A look at Mitch McConnell, who will become the Senate majority leader in January. Terry Gross talks with journalist Alec MacGillis, author of a new e-book about the senator.
Phoenix hoping to bring Mexican sculptor's work to town
The work of a world-renowned Mexican sculptor may be coming to Phoenix as outdoor art installations. While city officials were in Mexico City on a trade mission this past week, they discussed the possibility with the artist himself.
The sculptor is known simply by the psedonym "Sebastian Escultor," or Sebastian Sculptor in English. He is known for making monumental urban sculptures out of steel that use bold colors. Sebastian said he draws inspiration from geometry and his own mestizo Mexican heritage.
On Saturday, he gave Phoenix officials a tour of his Mexico City gallery and workshop. He said over 170 pieces of his work have been shown in cities all over the world.
City leaders hope Phoenix will be next, an idea that Sebastian embraces.
"First of all, cultural exchanges between the two countries is fundamental," Sebastian said. "But also, I'm a sculptor who has placed my works all over the world, so why not Phoenix, since it is very close to our border."
The region is well acquainted with Sebastian's work.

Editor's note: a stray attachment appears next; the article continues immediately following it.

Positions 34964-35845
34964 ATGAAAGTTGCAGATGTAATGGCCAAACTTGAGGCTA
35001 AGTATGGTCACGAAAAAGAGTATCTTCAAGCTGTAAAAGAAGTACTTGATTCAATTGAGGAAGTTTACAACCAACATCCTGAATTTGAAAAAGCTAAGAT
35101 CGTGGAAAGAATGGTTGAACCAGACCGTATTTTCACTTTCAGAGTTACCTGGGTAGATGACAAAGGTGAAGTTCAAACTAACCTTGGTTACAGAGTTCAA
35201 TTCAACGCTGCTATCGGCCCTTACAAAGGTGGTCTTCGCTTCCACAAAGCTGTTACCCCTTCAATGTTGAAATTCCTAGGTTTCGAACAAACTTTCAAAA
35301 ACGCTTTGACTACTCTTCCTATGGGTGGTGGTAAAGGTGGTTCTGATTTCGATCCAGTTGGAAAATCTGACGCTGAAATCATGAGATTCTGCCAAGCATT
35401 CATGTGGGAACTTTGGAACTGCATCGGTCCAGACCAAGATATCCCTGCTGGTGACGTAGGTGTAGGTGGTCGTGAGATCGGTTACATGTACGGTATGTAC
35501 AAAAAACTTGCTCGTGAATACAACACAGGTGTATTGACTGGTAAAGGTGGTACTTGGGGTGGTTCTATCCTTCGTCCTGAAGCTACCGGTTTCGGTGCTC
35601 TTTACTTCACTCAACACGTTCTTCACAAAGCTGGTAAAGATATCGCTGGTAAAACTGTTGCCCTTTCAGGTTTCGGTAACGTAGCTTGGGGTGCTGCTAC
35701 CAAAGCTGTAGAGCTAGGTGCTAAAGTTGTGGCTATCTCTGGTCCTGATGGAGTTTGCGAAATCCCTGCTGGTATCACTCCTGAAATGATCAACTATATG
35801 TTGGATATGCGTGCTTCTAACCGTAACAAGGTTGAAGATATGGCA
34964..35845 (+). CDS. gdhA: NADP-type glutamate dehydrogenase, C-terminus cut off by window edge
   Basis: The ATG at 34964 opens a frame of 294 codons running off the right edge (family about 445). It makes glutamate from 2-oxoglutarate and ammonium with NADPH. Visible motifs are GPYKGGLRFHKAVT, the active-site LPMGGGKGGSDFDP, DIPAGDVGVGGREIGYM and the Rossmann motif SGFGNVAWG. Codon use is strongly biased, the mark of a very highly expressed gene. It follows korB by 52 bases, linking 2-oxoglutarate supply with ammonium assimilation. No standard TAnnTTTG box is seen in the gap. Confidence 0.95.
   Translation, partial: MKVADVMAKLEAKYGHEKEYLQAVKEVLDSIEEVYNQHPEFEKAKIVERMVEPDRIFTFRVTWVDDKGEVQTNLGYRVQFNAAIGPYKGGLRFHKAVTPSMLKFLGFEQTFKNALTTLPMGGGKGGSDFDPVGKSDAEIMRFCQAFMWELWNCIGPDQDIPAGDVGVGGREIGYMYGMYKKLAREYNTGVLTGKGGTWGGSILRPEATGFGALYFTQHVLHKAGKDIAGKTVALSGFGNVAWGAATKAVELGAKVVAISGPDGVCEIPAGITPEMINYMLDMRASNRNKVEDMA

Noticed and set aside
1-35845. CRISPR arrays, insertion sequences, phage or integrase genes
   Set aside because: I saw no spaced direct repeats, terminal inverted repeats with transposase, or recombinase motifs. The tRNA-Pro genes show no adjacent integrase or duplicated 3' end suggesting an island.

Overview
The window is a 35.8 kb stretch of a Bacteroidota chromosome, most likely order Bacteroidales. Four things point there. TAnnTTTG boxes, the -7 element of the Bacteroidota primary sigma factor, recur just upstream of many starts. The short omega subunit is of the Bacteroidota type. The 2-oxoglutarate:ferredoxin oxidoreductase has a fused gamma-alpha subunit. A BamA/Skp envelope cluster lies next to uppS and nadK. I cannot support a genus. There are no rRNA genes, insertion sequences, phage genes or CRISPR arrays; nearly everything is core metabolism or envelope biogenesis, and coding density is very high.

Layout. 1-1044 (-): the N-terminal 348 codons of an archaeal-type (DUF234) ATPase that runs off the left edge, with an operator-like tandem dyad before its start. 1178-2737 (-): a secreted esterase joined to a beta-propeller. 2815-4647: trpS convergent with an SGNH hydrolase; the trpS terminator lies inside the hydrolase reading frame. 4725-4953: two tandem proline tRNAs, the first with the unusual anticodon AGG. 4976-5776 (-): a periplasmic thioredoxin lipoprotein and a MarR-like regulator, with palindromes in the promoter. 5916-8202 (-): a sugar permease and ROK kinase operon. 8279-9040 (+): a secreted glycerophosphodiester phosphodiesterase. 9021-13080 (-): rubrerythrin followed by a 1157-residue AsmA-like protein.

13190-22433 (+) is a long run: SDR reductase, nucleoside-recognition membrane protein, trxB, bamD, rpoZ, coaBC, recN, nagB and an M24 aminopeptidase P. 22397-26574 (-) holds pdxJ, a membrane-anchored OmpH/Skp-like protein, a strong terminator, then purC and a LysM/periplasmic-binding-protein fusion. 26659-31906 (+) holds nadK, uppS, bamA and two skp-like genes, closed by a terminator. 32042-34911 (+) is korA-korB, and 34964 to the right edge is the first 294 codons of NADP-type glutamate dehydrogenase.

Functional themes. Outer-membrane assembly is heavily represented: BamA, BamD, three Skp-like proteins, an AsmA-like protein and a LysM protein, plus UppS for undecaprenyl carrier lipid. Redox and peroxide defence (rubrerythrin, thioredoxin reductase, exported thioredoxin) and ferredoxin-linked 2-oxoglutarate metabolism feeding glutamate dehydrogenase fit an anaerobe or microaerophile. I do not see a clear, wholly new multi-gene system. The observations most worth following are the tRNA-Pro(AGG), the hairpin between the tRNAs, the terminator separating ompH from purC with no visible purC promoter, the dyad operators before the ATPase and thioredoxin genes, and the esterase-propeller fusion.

An abstract red torch he made for San Antonio represents the friendship between the US and Mexico and is a city icon.
Phoenix Mayor Greg Stanton said Mexico's outgoing consul general to Phoenix, Victor Manuel Treviño Escudero, had the idea to bring Mexican art to the city after Arizona passed the controversial immigration law, SB 1070.
"He understood to mend some of the wounds, that art could bring people of different mindsets, different politics together in ways that nothing else can," Stanton said about Treviño Escudero. "So it has really been his vision to use art to bring the two cultures together, and I 100 percent support it."
Phoenix officials want to be the next city to host a traveling exhibition of 12 Sebastian sculptures representing the signs of the Zodiac. The exhibition is currently in Brownsville, Tex.
If the deal goes through, Stanton wants to place the sculptures in front of city light rail stations.